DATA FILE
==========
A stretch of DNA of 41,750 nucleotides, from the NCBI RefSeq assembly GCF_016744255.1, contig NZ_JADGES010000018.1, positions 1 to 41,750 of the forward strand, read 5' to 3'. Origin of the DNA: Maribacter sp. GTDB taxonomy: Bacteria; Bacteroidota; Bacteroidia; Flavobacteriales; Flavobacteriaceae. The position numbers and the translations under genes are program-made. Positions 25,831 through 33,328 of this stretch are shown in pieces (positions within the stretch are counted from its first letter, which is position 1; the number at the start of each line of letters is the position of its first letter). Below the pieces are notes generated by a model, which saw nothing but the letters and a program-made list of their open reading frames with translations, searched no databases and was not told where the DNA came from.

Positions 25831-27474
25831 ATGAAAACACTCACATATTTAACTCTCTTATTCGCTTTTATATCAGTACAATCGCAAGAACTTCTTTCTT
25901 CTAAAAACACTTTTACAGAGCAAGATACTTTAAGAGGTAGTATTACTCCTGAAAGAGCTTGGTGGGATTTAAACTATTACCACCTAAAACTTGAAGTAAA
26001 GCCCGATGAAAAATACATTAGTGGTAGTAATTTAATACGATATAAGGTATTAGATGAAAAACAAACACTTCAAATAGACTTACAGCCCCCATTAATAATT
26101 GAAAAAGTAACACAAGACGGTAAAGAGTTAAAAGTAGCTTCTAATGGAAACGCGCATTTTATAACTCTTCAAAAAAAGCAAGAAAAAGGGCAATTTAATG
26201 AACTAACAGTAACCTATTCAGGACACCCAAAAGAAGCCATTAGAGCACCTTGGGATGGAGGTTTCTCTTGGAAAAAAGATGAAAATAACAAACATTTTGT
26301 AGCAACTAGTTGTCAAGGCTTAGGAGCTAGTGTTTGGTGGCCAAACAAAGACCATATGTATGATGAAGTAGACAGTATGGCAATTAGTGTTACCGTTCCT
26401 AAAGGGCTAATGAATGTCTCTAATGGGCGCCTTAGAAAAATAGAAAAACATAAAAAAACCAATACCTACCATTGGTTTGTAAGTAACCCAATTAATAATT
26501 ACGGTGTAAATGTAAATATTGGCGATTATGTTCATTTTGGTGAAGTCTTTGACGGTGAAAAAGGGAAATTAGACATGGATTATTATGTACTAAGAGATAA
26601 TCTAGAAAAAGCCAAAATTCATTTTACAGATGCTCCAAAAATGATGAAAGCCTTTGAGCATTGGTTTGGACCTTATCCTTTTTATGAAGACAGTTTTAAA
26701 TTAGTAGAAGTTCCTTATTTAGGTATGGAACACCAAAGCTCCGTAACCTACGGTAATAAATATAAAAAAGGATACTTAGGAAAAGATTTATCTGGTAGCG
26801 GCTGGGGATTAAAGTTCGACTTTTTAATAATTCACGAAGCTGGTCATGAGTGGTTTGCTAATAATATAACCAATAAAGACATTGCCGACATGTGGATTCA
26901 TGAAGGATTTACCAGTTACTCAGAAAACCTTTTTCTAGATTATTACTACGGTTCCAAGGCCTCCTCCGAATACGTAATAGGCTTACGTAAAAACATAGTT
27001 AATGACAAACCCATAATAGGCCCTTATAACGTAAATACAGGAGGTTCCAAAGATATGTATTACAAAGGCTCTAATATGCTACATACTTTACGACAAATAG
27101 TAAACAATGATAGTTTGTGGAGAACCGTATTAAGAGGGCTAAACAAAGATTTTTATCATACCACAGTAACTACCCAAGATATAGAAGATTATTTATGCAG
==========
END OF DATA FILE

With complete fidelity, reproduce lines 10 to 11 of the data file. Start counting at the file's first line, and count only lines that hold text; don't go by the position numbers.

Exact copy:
26501 ACGGTGTAAATGTAAATATTGGCGATTATGTTCATTTTGGTGAAGTCTTTGACGGTGAAAAAGGGAAATTAGACATGGATTATTATGTACTAAGAGATAA
26601 TCTAGAAAAAGCCAAAATTCATTTTACAGATGCTCCAAAAATGATGAAAGCCTTTGAGCATTGGTTTGGACCTTATCCTTTTTATGAAGACAGTTTTAAA